Saturday, November 26, 2011

The Dog House

I was planning to live on the boat in Hawaii but when the Marina heard I had a dog it was clear that Goldie was not welcome. Non-live-aboards are allowed to sleep aboard for three nights a week and they said she was welcome aboard as long as I didn't spend that fourth night....if I did we would both have to go!
So we had a place to live three nights a week. Now what to do for the other four nights of the week? I didn't want to pay the going rate of $1,600 per month for a no frills studio apartment for only four nights a week.
I looked on Craigslist for a camper to put on the truck and was not surprised to find they don't exist in Hawaii.
I had never seen one on the road here. Oh sure they have lots of campers listed....but they are what we from the mainland call a "canopy". Here a canopy is a fabric beach shelter.....a camper shell goes on the truck. So I decided I would knock out a cheap, simple camper made of plywood, similar to the one I had on the mainland but without the appliances etc.
The boat would be used for daily living, I mean.....visiting.....not living.......and the camper would  be a place to "live" four nights a week. The camper would be a perfect doghouse for Goldie to hang out in when I'm working. Heavily insulated to keep the sun off with plenty of ventilation.

Jeff asked what the plan was.
Plan? I said. I plan to build a camper.
"But how, whats the plan?"
No plan, gonna wing it, start from the base and add whatever seems to work as it takes shape.
Ok,... sounds good, he said. With a healthy dose of scepticizm in his tone.

I thought we'd start with 1/2 inch plywood for the floor and seats and go from there.
I bought a bunch of 2x2's to use as framing and several sheets of plywood and some glue, screws, etc. I decided on 2x2's for framing to allow 1-1/2" of foam insulation to keep her cool inside.
The added weight of the wood was no problem as the rig would not have the weight of appliances and water / holding tanks that a regular camper has.
The base (floor and up to the seats), front, back, and bed platform over the cab, would be built with 1/2 inch plywood. The sides and roof would be thin 5mm plywood.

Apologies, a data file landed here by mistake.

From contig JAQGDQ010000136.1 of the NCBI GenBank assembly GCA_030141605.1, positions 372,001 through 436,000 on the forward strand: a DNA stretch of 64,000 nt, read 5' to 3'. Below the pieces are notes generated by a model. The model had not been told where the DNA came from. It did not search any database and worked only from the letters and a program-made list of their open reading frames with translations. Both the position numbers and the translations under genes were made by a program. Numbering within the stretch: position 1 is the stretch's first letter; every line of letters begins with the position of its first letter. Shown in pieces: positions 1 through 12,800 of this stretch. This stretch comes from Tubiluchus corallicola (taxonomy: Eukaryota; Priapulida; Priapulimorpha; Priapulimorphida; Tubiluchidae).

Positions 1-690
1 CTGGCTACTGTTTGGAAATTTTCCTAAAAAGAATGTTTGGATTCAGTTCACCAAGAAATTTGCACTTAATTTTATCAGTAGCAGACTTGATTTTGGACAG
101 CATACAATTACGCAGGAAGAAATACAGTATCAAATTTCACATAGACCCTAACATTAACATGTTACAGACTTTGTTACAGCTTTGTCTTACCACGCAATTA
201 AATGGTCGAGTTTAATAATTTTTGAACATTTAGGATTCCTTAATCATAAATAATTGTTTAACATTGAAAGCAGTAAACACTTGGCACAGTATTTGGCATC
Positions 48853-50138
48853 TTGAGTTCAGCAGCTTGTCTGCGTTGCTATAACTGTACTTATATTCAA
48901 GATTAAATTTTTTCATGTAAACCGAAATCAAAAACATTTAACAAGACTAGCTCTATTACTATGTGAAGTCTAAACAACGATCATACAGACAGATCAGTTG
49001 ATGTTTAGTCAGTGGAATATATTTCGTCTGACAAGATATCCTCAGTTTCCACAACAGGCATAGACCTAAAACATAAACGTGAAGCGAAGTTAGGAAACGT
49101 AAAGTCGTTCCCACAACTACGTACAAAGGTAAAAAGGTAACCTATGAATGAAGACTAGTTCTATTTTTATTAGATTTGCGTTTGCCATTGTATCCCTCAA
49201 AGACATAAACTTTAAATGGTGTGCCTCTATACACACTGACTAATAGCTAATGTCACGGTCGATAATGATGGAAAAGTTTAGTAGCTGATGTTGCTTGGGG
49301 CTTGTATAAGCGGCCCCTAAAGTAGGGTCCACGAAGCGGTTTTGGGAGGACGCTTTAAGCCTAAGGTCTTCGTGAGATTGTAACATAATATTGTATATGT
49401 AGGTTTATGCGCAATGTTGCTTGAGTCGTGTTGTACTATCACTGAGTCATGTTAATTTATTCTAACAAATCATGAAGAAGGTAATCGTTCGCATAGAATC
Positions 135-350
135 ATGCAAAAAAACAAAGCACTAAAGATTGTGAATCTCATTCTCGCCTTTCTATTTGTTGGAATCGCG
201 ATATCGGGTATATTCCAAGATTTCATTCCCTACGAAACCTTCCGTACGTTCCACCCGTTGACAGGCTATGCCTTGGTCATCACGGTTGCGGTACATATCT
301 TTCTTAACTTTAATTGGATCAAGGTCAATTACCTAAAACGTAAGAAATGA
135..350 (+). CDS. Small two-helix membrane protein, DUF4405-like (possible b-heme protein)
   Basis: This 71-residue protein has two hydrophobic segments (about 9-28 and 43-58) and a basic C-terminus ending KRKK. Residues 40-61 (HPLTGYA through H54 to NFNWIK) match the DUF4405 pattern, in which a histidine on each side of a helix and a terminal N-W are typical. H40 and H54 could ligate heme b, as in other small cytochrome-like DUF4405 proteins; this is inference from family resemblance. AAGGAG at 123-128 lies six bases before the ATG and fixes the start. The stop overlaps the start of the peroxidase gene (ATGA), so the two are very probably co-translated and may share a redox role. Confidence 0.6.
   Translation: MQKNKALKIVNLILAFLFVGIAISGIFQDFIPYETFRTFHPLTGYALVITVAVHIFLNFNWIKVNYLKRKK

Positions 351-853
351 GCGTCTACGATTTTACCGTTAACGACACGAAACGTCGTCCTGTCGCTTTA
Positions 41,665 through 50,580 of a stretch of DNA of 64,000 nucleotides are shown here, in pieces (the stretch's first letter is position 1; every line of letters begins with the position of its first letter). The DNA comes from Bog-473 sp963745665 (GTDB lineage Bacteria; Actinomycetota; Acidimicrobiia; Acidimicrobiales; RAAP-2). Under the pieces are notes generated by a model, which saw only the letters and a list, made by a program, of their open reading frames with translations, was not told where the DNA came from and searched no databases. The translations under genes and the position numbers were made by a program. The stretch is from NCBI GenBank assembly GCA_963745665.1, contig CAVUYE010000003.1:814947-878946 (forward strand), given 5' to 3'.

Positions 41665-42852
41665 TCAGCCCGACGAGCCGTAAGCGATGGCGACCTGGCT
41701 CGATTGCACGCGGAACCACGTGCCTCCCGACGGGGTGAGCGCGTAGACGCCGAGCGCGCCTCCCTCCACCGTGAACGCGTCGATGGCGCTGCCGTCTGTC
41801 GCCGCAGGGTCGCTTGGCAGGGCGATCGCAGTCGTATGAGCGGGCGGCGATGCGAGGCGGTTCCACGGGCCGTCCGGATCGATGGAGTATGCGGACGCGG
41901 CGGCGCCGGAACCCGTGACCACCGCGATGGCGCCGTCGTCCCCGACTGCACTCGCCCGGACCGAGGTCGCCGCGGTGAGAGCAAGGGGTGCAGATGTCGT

Jeff had to work so I drove to a remote beach park & local tent camping place and started the project.
I built from the floor up to the seats and was pleased with the results.
Plenty of people came by to have a look and ask what I was building.
A camper, I replied.
Ah, oh, I see,...they said, clearing not understanding what a camper was.
Very few people knew what a camper was or looked like. This was a remote "locals" beach park and few tourists or haole's (what the locals call white folks) made it here.
After tiring of repeating the explanation over and over I decided to just call it "the doghouse".
Yup, building a doghouse for her (pointing at Goldie) so she has a place to hang out when we go snorkeling, working, etc.
"ahhh cool.....lucky dog! most said. As it took shape some added "hey you could use it for camping to you know, would be perfect for it!" I smiled and agreed.

It started to rain and I drove to the local Home Depot store where they had covered parking and continued to build. We went to the beach park to build when we needed to make dust or paint, and stayed under the covered parking the rest of the time. The staff at Home Depot got to know us well and always had kind works of encouragement as it took shape in their parking lot.
It was handy to have a fully stocked hardware / lumber store a few steps away.
Every item we used was bought from them, from wood to tools. If they didn't mind me building it there I certainly didn't mind buying all the supplies from them.

Jeff helped often, spending his days off and mornings helping me. It would have been very difficult to erect the walls and square up the frame without his help. I am grateful, thanks Jeff!

A white elastomeric roofing compound was rolled on the roof and their special 4" wide polyester fabric was used over the seams and edges as a solution to the expansion and contraction problems at the joints. It worked well and the white color helps reflect the heat.